Last week, in the middle of spring events that seemed to whirl like blossoms from our pear tree, I gave a talk about my book for the Indiana Chapter of the Theodore Roosevelt Association. I’d been looking forward to this for a long time.
Is eight year-old Teedie listening from his chair on the screen?
Listeners ranged from age 9 (our grandson) to 94 (the lovely mother-in-law of our chapter president). I tried to remember the first rule for talking in public: what your audience is doing is as important as what you are saying. Because the TRA members already possess quite a bit of knowledge on my subject matter, I knew I had to throw out material they hadn’t heard before. So I showed several photos in a PowerPoint, including “scoops” yet unpublished.
I was “dee-lighted” that two excellent Roosevelt re-enactors, Gib Young and Larry Marple, were in the audience.
It was great fun. The only problem I had was choosing which information to share. It was easy to digress from my chiseled-down notes when I was reminded of a Roosevelt family story.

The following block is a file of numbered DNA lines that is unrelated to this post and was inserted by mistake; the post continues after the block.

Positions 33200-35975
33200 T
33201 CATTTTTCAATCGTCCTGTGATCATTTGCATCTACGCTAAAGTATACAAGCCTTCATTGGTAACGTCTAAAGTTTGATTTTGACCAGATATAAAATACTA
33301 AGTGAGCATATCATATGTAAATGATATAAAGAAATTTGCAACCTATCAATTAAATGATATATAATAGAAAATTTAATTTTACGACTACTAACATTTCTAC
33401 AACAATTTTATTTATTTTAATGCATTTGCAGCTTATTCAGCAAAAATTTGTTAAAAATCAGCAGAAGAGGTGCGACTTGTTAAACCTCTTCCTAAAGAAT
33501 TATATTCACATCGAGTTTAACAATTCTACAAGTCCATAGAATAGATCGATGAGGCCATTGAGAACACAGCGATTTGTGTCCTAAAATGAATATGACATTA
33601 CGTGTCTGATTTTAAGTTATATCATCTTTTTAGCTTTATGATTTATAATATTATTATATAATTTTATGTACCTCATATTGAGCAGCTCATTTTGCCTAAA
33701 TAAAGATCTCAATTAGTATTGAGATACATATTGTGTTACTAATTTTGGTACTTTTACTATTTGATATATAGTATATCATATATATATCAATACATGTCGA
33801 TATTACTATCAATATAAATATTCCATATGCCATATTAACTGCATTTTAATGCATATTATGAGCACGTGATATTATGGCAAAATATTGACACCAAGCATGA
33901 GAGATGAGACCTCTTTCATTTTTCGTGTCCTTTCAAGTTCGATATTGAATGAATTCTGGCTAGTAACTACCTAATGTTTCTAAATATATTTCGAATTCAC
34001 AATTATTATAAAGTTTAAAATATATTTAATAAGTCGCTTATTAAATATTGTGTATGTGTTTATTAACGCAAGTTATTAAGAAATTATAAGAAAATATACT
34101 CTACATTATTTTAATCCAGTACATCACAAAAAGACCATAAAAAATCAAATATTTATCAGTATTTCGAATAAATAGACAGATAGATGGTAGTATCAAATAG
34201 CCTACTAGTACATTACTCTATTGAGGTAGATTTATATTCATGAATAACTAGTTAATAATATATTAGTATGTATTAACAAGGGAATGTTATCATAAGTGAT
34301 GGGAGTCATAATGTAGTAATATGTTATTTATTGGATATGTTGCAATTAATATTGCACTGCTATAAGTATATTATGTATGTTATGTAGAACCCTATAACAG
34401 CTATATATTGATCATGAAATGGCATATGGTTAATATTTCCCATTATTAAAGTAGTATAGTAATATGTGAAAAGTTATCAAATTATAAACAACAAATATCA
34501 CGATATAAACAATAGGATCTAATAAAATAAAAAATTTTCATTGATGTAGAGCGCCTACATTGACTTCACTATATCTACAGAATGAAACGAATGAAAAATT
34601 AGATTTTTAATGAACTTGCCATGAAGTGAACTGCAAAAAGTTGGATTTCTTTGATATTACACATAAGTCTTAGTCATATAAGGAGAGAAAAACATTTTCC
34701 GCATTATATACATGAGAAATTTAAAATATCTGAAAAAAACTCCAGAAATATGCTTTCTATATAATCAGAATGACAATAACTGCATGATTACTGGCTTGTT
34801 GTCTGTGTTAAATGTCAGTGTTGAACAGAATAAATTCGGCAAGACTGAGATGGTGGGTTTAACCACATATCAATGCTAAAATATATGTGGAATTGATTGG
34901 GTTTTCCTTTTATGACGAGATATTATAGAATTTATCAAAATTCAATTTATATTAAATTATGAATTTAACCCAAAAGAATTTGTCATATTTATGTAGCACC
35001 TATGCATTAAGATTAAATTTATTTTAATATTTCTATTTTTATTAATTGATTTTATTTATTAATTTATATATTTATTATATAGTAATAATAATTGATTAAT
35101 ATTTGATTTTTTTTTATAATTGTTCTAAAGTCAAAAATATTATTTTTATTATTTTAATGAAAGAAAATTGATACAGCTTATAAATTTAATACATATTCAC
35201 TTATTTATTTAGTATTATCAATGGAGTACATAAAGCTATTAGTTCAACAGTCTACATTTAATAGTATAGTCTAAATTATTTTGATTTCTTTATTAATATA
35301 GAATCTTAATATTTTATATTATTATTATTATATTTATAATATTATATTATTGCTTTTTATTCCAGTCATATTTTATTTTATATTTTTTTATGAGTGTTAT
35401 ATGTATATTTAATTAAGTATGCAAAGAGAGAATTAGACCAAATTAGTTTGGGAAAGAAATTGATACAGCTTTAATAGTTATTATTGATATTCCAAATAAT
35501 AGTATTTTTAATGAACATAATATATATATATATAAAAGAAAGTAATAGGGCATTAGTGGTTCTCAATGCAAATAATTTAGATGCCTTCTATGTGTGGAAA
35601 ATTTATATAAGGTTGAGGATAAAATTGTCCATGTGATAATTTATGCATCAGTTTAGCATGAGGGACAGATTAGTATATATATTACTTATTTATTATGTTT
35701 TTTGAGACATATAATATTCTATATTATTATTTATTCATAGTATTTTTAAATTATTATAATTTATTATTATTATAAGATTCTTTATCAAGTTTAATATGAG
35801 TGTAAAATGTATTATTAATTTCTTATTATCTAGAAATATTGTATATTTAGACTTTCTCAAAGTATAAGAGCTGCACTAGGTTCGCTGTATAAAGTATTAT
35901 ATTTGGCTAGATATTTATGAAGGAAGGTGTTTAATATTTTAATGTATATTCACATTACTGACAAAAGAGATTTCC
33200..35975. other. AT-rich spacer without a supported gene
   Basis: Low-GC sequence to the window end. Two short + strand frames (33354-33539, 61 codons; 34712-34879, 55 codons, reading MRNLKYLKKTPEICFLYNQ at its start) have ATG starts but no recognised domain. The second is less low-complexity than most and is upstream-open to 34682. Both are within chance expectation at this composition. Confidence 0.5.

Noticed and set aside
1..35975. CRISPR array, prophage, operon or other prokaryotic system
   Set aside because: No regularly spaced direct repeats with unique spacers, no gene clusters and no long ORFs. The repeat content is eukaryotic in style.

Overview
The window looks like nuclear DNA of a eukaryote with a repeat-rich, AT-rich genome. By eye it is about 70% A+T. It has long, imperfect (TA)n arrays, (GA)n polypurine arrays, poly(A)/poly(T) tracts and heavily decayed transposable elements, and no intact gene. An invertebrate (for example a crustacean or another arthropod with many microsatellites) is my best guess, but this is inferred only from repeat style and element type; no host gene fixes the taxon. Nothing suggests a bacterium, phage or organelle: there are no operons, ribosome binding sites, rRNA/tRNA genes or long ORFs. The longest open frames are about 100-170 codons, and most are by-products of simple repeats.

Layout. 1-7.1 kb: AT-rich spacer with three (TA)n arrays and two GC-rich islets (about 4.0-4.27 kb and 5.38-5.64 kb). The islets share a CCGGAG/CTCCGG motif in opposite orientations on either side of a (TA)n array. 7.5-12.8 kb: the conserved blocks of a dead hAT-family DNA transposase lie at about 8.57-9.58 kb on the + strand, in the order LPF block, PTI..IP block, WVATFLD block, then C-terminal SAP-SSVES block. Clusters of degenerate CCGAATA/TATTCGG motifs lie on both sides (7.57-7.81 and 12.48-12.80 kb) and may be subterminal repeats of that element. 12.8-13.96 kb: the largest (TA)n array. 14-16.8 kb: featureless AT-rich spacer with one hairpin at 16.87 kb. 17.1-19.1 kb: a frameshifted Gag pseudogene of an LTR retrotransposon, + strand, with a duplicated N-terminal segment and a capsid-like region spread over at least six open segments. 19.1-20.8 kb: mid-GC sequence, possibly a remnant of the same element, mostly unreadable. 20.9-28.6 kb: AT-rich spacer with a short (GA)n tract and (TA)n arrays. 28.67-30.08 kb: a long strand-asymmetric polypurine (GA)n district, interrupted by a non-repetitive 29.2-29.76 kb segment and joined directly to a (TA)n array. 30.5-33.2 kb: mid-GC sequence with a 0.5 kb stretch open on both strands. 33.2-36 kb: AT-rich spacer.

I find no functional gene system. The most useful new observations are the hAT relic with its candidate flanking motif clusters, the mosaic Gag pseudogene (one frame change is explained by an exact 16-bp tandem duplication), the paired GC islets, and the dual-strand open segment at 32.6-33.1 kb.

The University Club in Indianapolis provides great atmosphere for fare and conversation.
I displayed some letters of encouragement I’ve received from Roosevelt scholar/writers: Edmund Morris, Geoffrey Ward, David McCullough, Ken Burns, and my late history teacher, John Fiandt. And it was gratifying to talk with everyone who came to get a book signed.
For the record, I am available to give more presentations about The Amazing Bird Collection of Young Mr. Roosevelt; if your school, organization or book club is interested, please say so in the comment section. And there is a 20-page study guide, free for the asking.
Photo Credits: Drew Manges